Everyone knows the difference between good salad bars and terrible ones. The latter are limp, wilted, depressing. The former are fresh, filled with color and taste. The “Salad Bar“ that just opened at the Kelley Roy Gallery is the best kind, just delicious.
The 250 mostly small oil paintings that make up Sebastian Spreng‘s exhibit are exquisite. Lined up seven to a row on two walls, the small works were being snapped up on opening night, reds dots popping up right and left. And for a range starting at $500, why not?
The paintings in this salad bowl are of several types: Some are simply abstract color; some are of leafless trees; and the remaining are shrouded, veiled images of faces, ships, roads. The etched trees jump out at first — barren, lonely branches in somber tones. A variation on the theme crops up throughout the exhibit, including one of the few larger paintings (the brownish-hued one on the back wall is not to be missed).
But, in the end, it may be the dreamy, obscured portraits that are most memorable.
One such canvas (they are 5 inches by 5 inches big) is a blurred view of a highway snaking through a red-earth land, maybe in the Southwest. In the depth of the background, a dot suggests a human swallowed up by this landscape. In another, a tiny figure seems to be floating in a pool. A ship’s bow is emerging from a mist and haze in one canvas. From another: a haunting, cloudy image of a face, maybe behind bars, but it’s not clear.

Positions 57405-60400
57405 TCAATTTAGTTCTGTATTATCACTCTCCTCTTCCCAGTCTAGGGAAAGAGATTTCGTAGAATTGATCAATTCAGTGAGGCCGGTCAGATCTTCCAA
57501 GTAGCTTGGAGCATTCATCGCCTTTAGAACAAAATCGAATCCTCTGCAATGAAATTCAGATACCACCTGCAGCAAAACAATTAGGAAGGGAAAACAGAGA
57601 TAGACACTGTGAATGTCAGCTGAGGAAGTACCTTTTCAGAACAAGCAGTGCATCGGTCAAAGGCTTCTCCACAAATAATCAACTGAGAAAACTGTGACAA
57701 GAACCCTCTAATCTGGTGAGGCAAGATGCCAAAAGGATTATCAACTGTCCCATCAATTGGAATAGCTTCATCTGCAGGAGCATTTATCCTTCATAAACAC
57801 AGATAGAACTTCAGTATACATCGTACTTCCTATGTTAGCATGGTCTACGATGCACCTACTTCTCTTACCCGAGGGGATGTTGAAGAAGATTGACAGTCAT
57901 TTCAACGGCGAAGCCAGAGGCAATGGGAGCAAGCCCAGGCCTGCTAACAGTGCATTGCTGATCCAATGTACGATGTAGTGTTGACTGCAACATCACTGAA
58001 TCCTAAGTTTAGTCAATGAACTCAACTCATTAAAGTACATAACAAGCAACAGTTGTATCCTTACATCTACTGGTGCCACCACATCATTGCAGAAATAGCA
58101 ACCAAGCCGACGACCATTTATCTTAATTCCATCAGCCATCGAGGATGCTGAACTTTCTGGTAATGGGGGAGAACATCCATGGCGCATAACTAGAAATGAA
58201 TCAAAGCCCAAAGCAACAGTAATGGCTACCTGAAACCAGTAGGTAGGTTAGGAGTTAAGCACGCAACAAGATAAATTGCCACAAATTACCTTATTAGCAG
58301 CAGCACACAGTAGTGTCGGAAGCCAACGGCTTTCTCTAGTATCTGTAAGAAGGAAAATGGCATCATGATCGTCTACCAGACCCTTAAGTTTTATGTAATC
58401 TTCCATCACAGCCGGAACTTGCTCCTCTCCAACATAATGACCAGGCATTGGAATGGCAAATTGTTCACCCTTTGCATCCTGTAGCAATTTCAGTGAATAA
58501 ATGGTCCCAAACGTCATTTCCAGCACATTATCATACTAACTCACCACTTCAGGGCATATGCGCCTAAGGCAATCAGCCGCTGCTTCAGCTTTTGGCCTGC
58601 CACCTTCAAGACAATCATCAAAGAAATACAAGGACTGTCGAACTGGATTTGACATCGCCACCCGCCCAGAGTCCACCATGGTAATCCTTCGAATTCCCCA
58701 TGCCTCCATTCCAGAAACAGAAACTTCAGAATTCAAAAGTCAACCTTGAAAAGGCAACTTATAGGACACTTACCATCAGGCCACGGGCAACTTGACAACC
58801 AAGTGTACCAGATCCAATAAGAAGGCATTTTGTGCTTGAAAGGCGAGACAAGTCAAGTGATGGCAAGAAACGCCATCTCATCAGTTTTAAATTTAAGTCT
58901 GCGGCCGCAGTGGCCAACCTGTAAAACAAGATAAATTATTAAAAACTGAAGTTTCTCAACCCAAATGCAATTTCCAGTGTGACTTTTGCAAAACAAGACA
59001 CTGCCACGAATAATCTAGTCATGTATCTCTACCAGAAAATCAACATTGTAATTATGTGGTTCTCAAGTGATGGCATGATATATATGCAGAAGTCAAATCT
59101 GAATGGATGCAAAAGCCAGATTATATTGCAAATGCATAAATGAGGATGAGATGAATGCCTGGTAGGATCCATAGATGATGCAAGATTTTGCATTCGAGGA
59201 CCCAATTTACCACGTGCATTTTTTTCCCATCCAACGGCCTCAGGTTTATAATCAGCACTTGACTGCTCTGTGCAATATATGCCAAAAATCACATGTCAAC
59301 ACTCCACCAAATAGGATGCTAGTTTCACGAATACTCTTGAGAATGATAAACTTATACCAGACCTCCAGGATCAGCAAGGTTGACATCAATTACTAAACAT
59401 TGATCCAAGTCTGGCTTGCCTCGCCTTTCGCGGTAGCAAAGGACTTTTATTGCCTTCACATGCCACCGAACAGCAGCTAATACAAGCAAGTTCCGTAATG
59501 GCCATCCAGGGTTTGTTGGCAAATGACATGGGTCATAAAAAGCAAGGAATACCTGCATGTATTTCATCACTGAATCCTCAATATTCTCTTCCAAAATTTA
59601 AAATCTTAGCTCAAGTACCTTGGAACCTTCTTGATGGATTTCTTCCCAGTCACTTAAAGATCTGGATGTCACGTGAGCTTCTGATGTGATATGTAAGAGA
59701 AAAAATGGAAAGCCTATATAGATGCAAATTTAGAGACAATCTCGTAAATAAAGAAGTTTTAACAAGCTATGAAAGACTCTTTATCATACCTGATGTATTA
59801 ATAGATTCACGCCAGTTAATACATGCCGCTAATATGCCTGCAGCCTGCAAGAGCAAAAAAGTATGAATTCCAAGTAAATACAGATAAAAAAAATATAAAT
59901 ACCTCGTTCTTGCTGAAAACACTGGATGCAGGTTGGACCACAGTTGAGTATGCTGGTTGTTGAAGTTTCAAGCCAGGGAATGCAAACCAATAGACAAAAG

However, the overall impression here is bright, resembling a tapestry from a distance, the wide range of colors meshing, the individual portraits receding, merging into a whole, becoming an installation. Indeed, stand back and it has the garden feel that the title suggests, that of a fresh salad.
The artist Spreng is as interesting as his canvases. A native of Argentina, he has shown all over the globe and is represented in numerous collections. He’s also been a stage designer and continues to write about another love, classical music. After transplanting to Florida, he was commissioned to create a public work for Miami-Dade Art in Public Places, a tribute he created for the “American with Disabilities Trailblazers.” Spreng has muscular dystrophy, but it wasn’t slowing him down on opening night as he moved around in his electric chair greeting the arrivals. This garden is alive and blooming. Make sure you take a stroll through it.
“Salad Bar” at Kelley Roy Gallery, 50 N.E. 29th St., Wynwood; 305-447-3888; kelleyroygallery.com.